Writing about bikes for 20 years. Published in dozens of titles on five continents. Mildly obsessed with discovering how things work.
TVS isn’t a brand that gets a lot of recognition over here in Europe but soon that could be set to change. The firm has just received European type-approval for its range-topping Apache RR 310 sports bike, which means it’s got plans to sell the machine over here in the near future.
With annual sales of over three million bikes, TVS is India’s third-largest motorcycle maker. And if the Apache RR 310’s slightly unusual capacity rings a bell, it’s because it’s powered by the same 313cc single-cylinder engine as BMW’s G310 R and G310 GS machines.
In fact, the similarity runs much, much further than that. TVS is BMW’s production partner in India, and is responsible for manufacturer of all BMW’s G-series machines. As such, the Apache RR 310 shares not only the G310’s engine but also its entire chassis, right down to the forks, swingarm, wheels and ABS-equipped brakes.
But despite its similarities, the Apache looks very different to the BMW it’s based on. A set of all-enclosing bodywork, allied to low bars and rearset footpegs are all its takes to convert it into a convincing-looking mini sports bike.
Since the Apache was revealed in India late last year, there’s been a lot of talk that BMW will also unleash its own sporty single, presumably to be called the G310 RR. But for all that talk, there’s little sign of that happening. BMW’s track record of keeping new machines hidden from spy cameras isn’t too strong – we’ve already seen the next-generation S1000RR and the upcoming R1250RT – but there’s been no hint of a faired G-series sports bike.
Perhaps that’s because TVS plans to sell its own machine here in Europe.
Unsurprisingly, the Apache’s specs are much the same as those of the BMW it’s based on. The European type-approval documents we’ve seen confirm that TVS hasn’t had to make any major changes to get the bike approved for sale here.
In terms of figures, the documents show the Euro-spec TVS motor makes the same 34hp as the BMW G310 R, although it peaks 200rpm higher at 9700rpm instead of 9500rpm. Torque is 27.3Nm at 7700rpm.
The bike’s dimensions are also confirmed, with a 1365mm wheelbase – fractionally shorter than the 1374mm G310R’s but that 9mm difference is more likely to come down to a difference in chain adjustment than to an actual geometry tweak. Its other dimensions are
also slightly more compact than the BMW’s, with a length of 1994mm (down from 2005mm) and a width of 786mm instead of 820mm. That’s down to the lower, narrower bars, of course. Only in terms of height is the Apache larger than its BMW sister – the faired bike’s screen means it comes in at 1135mm vs 1080mm for the G310R.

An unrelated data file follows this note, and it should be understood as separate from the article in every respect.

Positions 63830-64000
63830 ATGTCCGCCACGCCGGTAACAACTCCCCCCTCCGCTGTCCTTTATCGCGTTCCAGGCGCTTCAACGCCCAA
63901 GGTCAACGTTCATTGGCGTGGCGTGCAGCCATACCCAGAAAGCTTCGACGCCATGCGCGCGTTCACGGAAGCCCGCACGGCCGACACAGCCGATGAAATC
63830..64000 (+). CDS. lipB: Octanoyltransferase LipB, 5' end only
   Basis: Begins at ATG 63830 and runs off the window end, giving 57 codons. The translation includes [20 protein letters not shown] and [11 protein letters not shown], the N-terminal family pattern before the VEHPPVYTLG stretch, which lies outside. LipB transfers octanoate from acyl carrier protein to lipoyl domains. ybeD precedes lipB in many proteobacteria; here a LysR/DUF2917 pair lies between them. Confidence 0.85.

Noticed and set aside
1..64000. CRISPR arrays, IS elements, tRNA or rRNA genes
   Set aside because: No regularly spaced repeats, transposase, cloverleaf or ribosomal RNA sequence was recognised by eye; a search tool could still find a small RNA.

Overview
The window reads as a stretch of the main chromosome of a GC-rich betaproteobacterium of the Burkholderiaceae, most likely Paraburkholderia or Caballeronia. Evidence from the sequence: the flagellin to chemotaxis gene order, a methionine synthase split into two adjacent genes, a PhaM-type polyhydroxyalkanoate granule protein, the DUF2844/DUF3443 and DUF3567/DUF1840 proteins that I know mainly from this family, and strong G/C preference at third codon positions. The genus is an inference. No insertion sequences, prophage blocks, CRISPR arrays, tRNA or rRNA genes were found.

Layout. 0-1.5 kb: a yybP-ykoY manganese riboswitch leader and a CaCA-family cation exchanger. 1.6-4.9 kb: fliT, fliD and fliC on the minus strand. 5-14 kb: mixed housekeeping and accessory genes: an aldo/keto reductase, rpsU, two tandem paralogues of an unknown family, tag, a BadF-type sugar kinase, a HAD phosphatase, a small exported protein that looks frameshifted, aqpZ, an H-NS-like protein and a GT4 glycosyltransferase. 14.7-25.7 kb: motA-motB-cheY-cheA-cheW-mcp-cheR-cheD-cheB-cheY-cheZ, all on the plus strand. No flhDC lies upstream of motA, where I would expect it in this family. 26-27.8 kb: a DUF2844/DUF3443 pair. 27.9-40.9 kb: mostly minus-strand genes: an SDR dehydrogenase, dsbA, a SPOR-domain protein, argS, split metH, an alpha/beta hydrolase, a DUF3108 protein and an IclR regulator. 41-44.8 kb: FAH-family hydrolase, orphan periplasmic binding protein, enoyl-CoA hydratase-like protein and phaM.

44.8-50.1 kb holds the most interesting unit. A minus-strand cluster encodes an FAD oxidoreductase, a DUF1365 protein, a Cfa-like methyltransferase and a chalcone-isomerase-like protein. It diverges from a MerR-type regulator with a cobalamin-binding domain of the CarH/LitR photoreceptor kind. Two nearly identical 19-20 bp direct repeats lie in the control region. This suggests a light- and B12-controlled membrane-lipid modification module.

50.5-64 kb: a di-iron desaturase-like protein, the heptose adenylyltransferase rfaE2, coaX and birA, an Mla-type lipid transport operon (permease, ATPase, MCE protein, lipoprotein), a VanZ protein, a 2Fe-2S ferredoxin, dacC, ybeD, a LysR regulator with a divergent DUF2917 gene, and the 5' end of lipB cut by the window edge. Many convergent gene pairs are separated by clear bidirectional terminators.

If so much is the same, then what will mark out the TVS from the BMW that you can already buy?
Apart from the riding position, the clear answer is the fairing and the styling and aerodynamic changes it brings.
Styling is subjective, of course, but the Apache’s appearance is certainly up-to-date and attractive, if lacking in a stand-out wow-factor. However, the Euro type approval documents certainly confirm its aerodynamic improvements over the naked G310 R. Where the BMW is rated as having a top speed of 143kp/h – that’s 88mph – the TVS manages 160km/h. That’s 100mph in old money.
The Apache also benefits from a different instrument panel, which actually looks rather classier than the brick-like display bolted to the G310 R’s top yoke, and some Ducati-esque LED rear lights.
While the Apache’s performance might be a level below the best in the small sports bike class – the likes of the 42hp Yamaha YZF-R3 and the new 45hp Kawasaki Ninja 400 both have twin-cylinder engines to gain an outright performance edge – it still looks like an intriguing machine, particularly if TVS can get the pricing right.
Technically, it’s got the engineering intrigue of BMW’s reverse-cylinder single; it leans backwards in the frame, with the intake at the front and exhaust at the rear of the cylinder head, completely at odds with the norm. However, that’s the same route Honda has taken with its Moto3 race bike, so there’s no questioning the merit of the idea.
While the new European type-approval clears any legal hurdles to getting the bike sold here, a question remains over what plans TVS holds in terms of distribution and sales outside India. Although the firm is India’s second-largest exporter of bikes, selling in more than 60 countries worldwide, it will need a dealer network in Europe to handle the Apache. Unless, of course, it can persuade BMW to stock the machines – after all, they’re designed and built by the same people that create the G-series.
In terms of price, the fact that they Apache rolls off the same production line as the BMW G310 R and G310 GS and shares the same major components as those bikes means it must cost roughly the same amount to make. So while it sells for around £2250 in India, it will surely be twice that much as and when it reaches the European market.